I’ve established a couple of blog themes but the most prevalent is utilizing what I have available. Once again, I am beginning with the vegetables I prepped in a recent Knife Skills class (as I did with Minestrone). The vegetables were waiting in my fridge for me to make them into dinner. Thus I had the advantage of nearly no prep work to do, save for a couple of extra garlic cloves to mince and a chunk of tofu to dice… how easy is that? It’s a class bonus, but otherwise you’ll need 10 to 15 minutes of enjoyable knife work.
There are a couple of challenges for any chili production. One is using restraint when adding tomato products—they’re sweet and we don’t want to evoke marinara. They are also acidic and we want a chili that stands on its own without requiring dilution from a starch---rice, pasta, cornbread. Of course, any of these would be welcome, but I don’t want to depend on them as a crutch for imperfect seasoning.
This recipe has plenty of room for adjusting based on what you may have in your larder. Frankly, I was pretty surprised to discover in my fridge a jar of adobo vegetable stock base; how’d that get in there? Adobo could mean different things depending on where you may be, Puerto Rico or the Philippines, but garlic and peppers are bound to be included so I give it the go-ahead. I have also been curious to employ in a braise my jar of Cowboy Crust® spice mix form Spiceology. I’ve been pretty happy with searing and grilling meats with it, but I thought its unique coffee kick would add dimension: brooding darkness and a slight bitterness, though I did not want to over-play the coffee. We don’t always achieve that complexity without meat.
That darkness is bolstered by the sorghum syrup, which is one of my favorite sweeteners. I think of it as a more gentle molasses. I inject smoke with paprika and then cheat it up with some liquid smoke. I tend to feel a little shame when I reach for that bottle of smoke, but when used in moderation it can pull focus away from the freshness of the vegetables and balance out their sweetness.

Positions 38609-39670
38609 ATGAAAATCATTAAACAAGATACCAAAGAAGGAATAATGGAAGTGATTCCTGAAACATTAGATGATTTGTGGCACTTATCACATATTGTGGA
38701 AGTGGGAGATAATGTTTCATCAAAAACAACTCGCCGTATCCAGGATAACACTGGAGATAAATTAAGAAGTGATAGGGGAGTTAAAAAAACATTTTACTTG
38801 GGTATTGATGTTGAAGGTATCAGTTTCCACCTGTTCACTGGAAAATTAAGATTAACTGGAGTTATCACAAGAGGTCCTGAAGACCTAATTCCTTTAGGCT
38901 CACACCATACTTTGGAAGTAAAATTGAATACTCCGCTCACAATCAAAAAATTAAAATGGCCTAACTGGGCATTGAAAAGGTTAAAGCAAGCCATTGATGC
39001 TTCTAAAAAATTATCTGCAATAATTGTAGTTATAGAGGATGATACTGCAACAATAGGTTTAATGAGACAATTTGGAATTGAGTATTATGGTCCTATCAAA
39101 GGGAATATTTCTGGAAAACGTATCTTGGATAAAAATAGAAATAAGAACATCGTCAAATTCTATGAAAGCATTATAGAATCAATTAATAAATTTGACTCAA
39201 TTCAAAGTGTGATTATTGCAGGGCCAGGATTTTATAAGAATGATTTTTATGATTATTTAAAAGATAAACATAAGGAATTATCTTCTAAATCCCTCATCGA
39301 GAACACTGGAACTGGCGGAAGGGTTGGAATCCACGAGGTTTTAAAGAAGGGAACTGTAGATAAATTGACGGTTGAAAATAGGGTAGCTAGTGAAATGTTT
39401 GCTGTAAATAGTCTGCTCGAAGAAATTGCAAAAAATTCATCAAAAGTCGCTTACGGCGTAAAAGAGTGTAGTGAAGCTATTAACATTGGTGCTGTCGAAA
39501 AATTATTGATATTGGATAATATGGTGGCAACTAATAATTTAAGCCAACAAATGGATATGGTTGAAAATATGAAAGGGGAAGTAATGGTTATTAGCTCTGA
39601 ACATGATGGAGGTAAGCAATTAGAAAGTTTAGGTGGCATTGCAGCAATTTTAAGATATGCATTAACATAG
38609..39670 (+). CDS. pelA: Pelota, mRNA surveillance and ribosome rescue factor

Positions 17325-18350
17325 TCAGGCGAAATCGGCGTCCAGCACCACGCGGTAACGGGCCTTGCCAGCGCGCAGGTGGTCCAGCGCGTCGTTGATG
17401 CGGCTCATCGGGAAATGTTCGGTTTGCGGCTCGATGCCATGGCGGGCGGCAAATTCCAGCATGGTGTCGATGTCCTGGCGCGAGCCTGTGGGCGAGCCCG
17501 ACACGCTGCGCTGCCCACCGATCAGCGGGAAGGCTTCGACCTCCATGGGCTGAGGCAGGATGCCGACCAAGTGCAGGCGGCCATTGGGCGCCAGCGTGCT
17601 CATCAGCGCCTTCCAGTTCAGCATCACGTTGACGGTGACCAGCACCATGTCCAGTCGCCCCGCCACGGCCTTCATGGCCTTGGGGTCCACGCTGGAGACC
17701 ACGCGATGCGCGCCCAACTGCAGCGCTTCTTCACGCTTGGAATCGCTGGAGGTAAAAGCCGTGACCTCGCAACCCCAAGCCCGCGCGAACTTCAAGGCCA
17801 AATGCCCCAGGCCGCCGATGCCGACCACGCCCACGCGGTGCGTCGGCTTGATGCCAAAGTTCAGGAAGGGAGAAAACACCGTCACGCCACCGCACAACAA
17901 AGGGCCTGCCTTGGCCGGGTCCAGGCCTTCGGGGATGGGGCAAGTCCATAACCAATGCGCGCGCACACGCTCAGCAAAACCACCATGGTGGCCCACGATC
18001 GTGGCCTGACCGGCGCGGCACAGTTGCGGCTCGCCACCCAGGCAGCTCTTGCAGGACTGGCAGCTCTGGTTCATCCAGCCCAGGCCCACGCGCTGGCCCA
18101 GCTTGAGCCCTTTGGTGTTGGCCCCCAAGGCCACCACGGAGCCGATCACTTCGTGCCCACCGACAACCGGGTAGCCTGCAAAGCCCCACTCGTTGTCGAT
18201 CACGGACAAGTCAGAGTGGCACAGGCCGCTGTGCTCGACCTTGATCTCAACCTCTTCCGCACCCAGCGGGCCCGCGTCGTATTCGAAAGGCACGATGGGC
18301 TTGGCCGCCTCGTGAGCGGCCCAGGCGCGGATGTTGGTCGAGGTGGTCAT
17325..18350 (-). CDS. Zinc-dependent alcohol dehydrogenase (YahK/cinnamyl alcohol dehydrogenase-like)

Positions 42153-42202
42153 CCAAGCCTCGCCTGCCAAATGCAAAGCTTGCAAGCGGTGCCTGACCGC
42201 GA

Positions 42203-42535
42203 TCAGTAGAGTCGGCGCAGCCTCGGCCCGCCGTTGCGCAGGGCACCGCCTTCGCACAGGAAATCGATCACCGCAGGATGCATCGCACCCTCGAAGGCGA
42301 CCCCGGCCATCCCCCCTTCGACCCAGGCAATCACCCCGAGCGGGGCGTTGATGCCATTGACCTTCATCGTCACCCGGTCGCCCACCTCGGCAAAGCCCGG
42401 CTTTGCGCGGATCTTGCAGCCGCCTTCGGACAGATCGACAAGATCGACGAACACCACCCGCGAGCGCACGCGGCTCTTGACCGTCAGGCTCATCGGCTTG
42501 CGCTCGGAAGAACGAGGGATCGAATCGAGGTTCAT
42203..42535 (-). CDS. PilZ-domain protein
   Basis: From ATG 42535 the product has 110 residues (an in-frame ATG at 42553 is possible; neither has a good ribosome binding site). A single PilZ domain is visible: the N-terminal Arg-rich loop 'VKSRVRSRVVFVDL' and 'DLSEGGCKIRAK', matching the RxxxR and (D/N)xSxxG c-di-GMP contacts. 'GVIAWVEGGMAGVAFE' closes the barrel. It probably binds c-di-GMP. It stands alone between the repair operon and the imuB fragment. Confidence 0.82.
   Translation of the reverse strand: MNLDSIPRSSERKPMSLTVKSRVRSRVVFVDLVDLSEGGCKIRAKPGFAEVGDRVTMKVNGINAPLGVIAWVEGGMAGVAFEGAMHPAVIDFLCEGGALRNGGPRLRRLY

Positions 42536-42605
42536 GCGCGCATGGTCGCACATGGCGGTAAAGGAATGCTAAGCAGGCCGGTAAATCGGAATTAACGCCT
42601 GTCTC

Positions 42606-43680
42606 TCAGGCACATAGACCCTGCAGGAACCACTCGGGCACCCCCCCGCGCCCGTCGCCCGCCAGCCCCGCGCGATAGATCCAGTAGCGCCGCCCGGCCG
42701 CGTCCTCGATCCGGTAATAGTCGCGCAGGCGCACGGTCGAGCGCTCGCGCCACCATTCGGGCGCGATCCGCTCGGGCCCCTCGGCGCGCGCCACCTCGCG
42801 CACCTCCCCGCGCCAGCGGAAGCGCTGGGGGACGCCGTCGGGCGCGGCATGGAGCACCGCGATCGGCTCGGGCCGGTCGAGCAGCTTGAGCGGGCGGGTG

I like the assortment of textures at play here, especially since the extended simmer time distributes all the flavors so we aren’t distinguishing each individual ingredient. I include TVP, textured vegetable protein. It, of course, with the tofu, bolsters the protein content. But it also greatly defines the texture of the dish, emulating (for better or worse) the feel of ground beef. Between that and a little bit of flour the liquid tightens up just slightly for a great feel and richness.
What began as a scramble to have a meal for the approaching dinner hour resulted in a surprisingly complex, satisfying chili. I would challenge any meat-eater to find it lacking.
Scroll down for a printable version of this recipe
Makes: 2 quarts
Prep time: 20 minutes
Cook time: 40 minutes
Total time: 1 hour
2 Tablespoons vegetable oil
1 onion, medium dice
1 carrot, medium dice
1 celery, sliced
1 zucchini, medium dice
1 green bell pepper, medium dice
4 cloves garlic, minced
1 Tablespoons all-purpose flour
2 Tablespoons chili powder
2 teaspoon cumin, ground
Freshly ground black pepper
1 1/2 Tablespoons tomato paste
2 quarts water
1 Tablespoon vegetarian stock base (adobo-flavored if you have it)
16 oz can (or box) chopped tomato
2 teaspoons dried oregano leaf
1/3 cup TVP
2 15-oz cans of black beans, rinsed
2 Tablespoons sorghum syrup, or substitute molasses
1 cup tofu, medium dice
1 teaspoon smoked paprika
1-2 teaspoons liquid smoke
1 Tablespoon Spiceology Cowboy Crust® Espresso Chile Rub
- Heat a heavy pot over a medium flame. Heat oil and add vegetables. Sauté until softened.
- Add garlic and cook for one minute.
- Add flour, chili powder, cumin and pepper and cook for one minute.
- Mix in tomato paste, then water, stock base, tomato, oregano, TVP and a bit of salt. Simmer for ten minutes.
- Add beans, tofu, paprika, liquid smoke and Cowboy Crust®. Simmer on low for 30 minutes with a lid on, checking along the way for seasoning adjustments.
- Serve with preferred toppings. I chose scallion and sour cream.
For more vegetarian cooking tips, don't miss our Vegetarian Boot Camp on Saturday, June 24 from 10am-4pm at Lincoln Square. In this day-long deep dive into vegetarian cooking, we'll explore flavors and ingredients from many cuisines as well as vegetarian proteins. You'll learn how to make:
- Quick Pickled Zucchini, Lentil and Arugula Salad with Feta-Lemon Vinaigrette
- Roasted Beet and Caramelized Onion Puff Pastry Tart with Hot Honey Drizzle
- Asparagus and Leek Bisque with Herby-Greek Yogurt
- Mushroom Bolognese with Parmesan-Polenta Cakes
- Curried Chickpea-Sweet Potato Fritters with Raita Sauce
- Vietnamese Shaking Tofu with Rice Noodles, Red Cabbage, Lime and Peanut